By Sara Larson,
Awake Leadership Team
When members of the Awake Leadership Team began meeting in the spring of 2019, we wanted to make sure our first step as an organization clearly conveyed who we are and why we’re undertaking this work.
This is how our Open Letter to Survivors was born. We decided to publicly launch this ministry the same way that it began in our hearts: with sorrow and compassion and a desire to support those who have experienced abuse in our Church.
Our intention was to write a letter that honestly recognized the horrors that survivors have experienced, both in their abuse and in the way that they were often treated by the Church. We wanted to say “we care” and even more, “we’re listening.” It’s easy to point fingers at church leaders who mishandled abuse allegations in so many ways over the years, but it also felt important to acknowledge our own culpability in this sin. We wanted to take responsibility for our own lack of attention to this issue over the years. Most of all, we hoped that something in these words might feel meaningful or healing to at least one person who has suffered abuse in our Church.
The Challenge of Choosing The RIght Words
We learned a lot while writing this letter, including how difficult it is to choose the right words for such a sensitive topic. We learned even more when we sent a draft to a small group of survivors we’d been in dialogue with. While all were very supportive, they also helped us see a few of our blind spots. For example, in our original draft, we used the words “for what we have done and what we have failed to do,” thinking this familiar language from the Catholic liturgy added gravitas to our statement. However, one survivor pointed out that this type of language could be triggering for someone who has experienced abuse in a Catholic context, so we removed that phrase. Another survivor asked us to add the phrase “pray with you” into our promise to “welcome you, listen to you, and work together,” and another pushed us to use more challenging language when discussing betrayal by church leaders.
After making modifications based on this feedback, we said a little prayer and hit “publish” on our letter on August 21, 2019.
Since that date, 232 people have signed our Open Letter to Survivors. The letter has gathered signatures from California to New York and everywhere in between, but the vast majority of signatories—151—are Catholics from the Archdiocese of Milwaukee. We have been grateful to see not only lay people, but also priests and deacons willing to add their names. Some survivors have even added their signatures as a sign of solidarity with this effort.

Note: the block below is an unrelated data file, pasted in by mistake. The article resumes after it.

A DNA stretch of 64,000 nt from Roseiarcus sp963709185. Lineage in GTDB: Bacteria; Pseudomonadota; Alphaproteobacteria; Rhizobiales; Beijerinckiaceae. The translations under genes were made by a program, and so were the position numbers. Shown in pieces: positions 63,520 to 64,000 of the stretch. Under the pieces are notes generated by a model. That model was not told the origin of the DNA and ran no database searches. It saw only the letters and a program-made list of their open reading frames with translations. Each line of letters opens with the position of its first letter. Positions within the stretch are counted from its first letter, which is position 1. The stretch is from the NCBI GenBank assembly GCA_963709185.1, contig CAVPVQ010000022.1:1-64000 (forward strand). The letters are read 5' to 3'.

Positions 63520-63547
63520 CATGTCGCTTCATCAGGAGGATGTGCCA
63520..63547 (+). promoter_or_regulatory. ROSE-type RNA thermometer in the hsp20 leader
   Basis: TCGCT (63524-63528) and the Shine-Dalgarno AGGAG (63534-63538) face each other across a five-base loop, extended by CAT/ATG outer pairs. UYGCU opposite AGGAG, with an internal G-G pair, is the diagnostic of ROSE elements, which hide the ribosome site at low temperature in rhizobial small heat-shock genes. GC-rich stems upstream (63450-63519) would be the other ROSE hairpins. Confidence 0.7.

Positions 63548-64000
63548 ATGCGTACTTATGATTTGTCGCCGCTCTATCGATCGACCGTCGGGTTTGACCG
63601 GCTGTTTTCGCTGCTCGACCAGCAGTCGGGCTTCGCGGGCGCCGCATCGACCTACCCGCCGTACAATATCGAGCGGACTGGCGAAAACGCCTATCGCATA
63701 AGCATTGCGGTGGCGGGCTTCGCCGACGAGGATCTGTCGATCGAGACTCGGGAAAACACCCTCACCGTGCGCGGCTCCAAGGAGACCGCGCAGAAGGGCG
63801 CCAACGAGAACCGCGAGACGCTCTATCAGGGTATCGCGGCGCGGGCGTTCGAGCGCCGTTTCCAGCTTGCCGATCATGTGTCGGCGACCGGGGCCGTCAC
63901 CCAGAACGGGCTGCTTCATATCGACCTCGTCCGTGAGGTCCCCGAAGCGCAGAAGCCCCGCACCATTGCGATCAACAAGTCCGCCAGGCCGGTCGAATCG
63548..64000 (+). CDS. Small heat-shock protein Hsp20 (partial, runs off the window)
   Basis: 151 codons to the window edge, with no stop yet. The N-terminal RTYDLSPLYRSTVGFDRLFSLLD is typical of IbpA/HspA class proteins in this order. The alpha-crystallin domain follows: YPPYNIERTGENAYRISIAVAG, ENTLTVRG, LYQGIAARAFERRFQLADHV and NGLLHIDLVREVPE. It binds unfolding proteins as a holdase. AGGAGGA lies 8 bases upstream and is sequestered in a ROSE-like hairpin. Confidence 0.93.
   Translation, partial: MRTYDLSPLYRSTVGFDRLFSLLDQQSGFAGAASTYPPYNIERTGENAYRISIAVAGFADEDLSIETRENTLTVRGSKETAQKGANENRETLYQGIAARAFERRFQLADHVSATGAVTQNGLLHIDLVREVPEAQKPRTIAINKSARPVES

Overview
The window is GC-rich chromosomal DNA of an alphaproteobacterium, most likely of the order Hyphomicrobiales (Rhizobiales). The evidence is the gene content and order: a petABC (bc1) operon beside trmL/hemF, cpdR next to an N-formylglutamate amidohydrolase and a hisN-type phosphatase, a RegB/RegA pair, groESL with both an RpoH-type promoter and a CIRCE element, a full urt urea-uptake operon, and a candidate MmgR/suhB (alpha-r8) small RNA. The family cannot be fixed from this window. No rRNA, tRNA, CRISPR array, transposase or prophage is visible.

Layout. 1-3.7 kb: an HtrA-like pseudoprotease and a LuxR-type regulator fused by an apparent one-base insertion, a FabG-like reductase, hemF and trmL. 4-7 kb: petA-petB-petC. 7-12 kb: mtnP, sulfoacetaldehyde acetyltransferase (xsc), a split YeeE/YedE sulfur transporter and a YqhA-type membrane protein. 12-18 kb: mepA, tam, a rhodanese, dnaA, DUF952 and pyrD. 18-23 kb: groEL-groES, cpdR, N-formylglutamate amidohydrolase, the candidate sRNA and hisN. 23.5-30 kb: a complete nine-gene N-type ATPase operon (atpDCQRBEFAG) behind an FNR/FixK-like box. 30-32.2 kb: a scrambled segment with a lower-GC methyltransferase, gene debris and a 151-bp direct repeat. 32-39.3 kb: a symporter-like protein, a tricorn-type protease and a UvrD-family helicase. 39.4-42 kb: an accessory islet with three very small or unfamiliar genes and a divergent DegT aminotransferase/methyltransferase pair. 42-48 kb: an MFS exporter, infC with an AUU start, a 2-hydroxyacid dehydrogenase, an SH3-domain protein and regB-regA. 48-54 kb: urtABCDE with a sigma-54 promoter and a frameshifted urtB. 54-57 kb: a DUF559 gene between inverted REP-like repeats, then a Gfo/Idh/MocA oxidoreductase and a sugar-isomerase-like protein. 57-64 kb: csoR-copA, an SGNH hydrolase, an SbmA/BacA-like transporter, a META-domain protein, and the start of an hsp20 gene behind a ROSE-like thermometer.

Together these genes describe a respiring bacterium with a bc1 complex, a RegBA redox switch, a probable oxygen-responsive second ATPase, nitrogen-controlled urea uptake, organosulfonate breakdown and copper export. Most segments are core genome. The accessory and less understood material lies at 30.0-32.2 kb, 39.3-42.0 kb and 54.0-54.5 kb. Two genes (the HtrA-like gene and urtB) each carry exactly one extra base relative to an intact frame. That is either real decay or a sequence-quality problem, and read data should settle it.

As soon as the letter was published, we began receiving responses from survivors. One young woman from out of state offered this reply: “This letter is beautiful. Thank you so much for writing it… It feels welcoming of my self and my story, and so hopeful.” A survivor on the East Coast shared these words of gratitude: “Thank you so much for sharing that letter. It is perfect and is exactly what victims need to hear in order to feel safe coming forward.”
Of course there are no perfect words that speak to every survivor, let alone every Catholic reading the letter. In our work, we have learned not to think of “survivors” as if they are one monolithic group, and responses to this letter reflect that. Some survivors appreciated the gentleness of our words, while others wished we had gone further in promising specific advocacy steps. One advocate replied with some anger: “Nowhere in this letter is there any call for accountability for all those who have engaged in the cover-up of known criminal sexual abusers.”
Another long-time advocate appreciated the letter but pointed out that we did not use the word “crimes” anywhere in the text, which we agree is a particularly problematic omission. We didn’t feel it would be appropriate to change the letter after having collected so many signatures, but if we could do it all again, we would certainly be clear that we recognize sexual abuse as not only a sin, but also a crime.
Although this letter is not perfect, we are grateful that it has struck a chord with so many, and we hope it will continue to reach more people in the coming months.
We believe the letter was the right way to begin our ministry, but we also recognize that words are not enough. We have every intention of backing up these words with concrete and sustained action in solidarity with survivors. We understand one survivor’s cautious reaction to our letter: “I have heard empty words before.” We look forward to showing her that this letter is just the beginning.
Have you Signed?
If you have already signed the Open Letter to Survivors, thank you! Please know that your support makes a difference. We hope you will consider sharing the letter with others and inviting your friends, family, and fellow parishioners to join you in signing.
If you have not signed yet, I encourage you to add your name today. We hope to see the list grow to 300 or 500 signatures—or even more!—so that survivors will see the names of many, many Catholics offering words of compassion and support. Still not sure your signature makes a difference? Take encouragement from a survivor in the Southwest who offered this simple response upon reading our letter: “All those names are so powerful to read through. Thank you.”